Variable rate nitrogen applications could be a valuable tool for managing uneven crops this spring, urge experts.

Omnia’s Aidan Monaghan says while some crops sown before the weather broke last October have established well and show potential, others have struggled where seedbeds were compromised or land suffered prolonged waterlogging.

“There’s huge variation out there and some sensitive crops will require careful management. Using variable nitrogen applications to even growth up and optimise yield potential will have a much stronger role in a year like this.

“All winter crops can show a response from variably applying nitrogen, but the biggest benefits are when there is more variation. This year is almost the perfect opportunity for variable nitrogen, even if you’re already using variable rates elsewhere, such as for seed,” he explains.

Establishing a baseline

When planning nutrition strategies, Aidan recommends establishing a baseline for each field and crop. Omnia users can do this by accessing NDVI satellite imagery for any fields saved on the system.

“Satellites pass over frequently, providing a regular supply of new images throughout the year providing the skies are clear enough. Even images taken when crops are relatively small coming out of winter can provide a useful starting point to show in-field variation before anything starts growing,” he says.

According to Aidan, early mapping could also highlight any areas where crops have been damaged beyond repair and are better being re-sown, rather than receiving any further inputs.

He says NDVI maps can be further supported with results from Soil Mineral Nitrogen (SMN) testing, or later in the season, tissue, sap, or in-field chlorophyl tests. “It all helps build a picture of crop health and nitrogen requirements throughout the season.”

Flexible approach

There are different approaches to variable nitrogen, depending on the requirements of individual crops and field situations, adds Aidan.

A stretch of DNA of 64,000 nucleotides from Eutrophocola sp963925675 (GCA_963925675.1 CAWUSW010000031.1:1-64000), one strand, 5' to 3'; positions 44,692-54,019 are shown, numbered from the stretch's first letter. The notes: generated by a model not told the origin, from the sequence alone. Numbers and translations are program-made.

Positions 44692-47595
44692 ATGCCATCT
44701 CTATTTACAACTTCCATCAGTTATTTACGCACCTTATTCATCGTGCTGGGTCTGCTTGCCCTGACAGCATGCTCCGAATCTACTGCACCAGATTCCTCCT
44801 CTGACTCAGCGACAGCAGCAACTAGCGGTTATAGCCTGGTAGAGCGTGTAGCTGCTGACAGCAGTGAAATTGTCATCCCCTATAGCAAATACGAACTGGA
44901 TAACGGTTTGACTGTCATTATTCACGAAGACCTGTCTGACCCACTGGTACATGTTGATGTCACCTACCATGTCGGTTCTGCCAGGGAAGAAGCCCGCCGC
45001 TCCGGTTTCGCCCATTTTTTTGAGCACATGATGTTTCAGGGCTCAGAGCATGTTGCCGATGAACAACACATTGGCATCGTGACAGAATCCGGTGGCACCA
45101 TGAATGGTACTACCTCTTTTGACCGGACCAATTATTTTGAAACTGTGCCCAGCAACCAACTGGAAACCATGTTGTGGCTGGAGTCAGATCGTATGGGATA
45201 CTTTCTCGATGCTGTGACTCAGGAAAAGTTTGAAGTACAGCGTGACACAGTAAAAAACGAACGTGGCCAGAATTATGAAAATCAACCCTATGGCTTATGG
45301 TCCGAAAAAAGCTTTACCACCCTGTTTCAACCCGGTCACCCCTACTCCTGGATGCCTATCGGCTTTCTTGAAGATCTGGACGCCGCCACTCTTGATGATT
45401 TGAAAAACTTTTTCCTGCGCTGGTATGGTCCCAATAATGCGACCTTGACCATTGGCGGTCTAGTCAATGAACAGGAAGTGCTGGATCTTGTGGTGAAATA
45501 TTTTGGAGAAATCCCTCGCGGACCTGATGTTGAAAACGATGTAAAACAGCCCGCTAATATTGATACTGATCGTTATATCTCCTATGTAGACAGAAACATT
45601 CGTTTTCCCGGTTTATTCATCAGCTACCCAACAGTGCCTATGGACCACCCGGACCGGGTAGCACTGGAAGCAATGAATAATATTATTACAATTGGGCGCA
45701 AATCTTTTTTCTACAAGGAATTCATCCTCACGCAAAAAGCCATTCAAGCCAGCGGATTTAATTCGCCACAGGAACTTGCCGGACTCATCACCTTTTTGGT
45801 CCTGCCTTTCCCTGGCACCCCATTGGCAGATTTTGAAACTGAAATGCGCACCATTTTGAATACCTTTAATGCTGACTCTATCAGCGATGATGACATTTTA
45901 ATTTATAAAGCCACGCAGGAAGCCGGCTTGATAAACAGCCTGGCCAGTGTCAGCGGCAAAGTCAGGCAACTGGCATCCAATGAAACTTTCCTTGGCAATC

“The traditional approach in winter wheat is often to variably apply the first couple of doses, upping rates on thinner areas of crop to build biomass, while cutting rates on thicker parts, to generate more even canopies,” he says.

However, because residual nitrogen levels this spring are likely to be lower than normal after the wet winter, which will have increased leaching losses, Aidan feels most fields will benefit from a early nitrogen dose to get crops moving.

“The best approach might therefore be to apply a flat rate first, then vary the second application to even crops up before tailoring the final nitrogen applications to the yield potential of specific areas.”

Front loading

Hutchinsons’ Rob Jewers agrees, adding that most trials over multiple years show a clear benefit from ‘front loading’ nitrogen at the start of the season to build biomass and support tiller retention during the crucial foundation phase. He says this then allows subsequent doses to be varied according to yield potential and end user requirements.

“It’s not just soil nitrogen that could be much lower this spring. Other nutrients are likely to be in shorter supply given how wet it’s been, so there could be a strong case for using a nitrogen, phosphorus, potassium and sulphur compound fertiliser to give crops an all-round nutritional boost.”

Application of technology

Equally, Rob points out that saving fertiliser isn’t the main aim of variable rate applications. “It’s about using the technology to even-up crop growth through the season, tailoring inputs precisely to crop requirements to optimise yield potential.”

He says this can bring other management benefits, such as reduced lodging or more even harvesting, and help growers improve overall NUE.

“Typically, NUE is around 55-60%, but a good target is 75-80%; any more than that and there’s a risk that you’re starting to ‘mine’ the soil’s reserves.”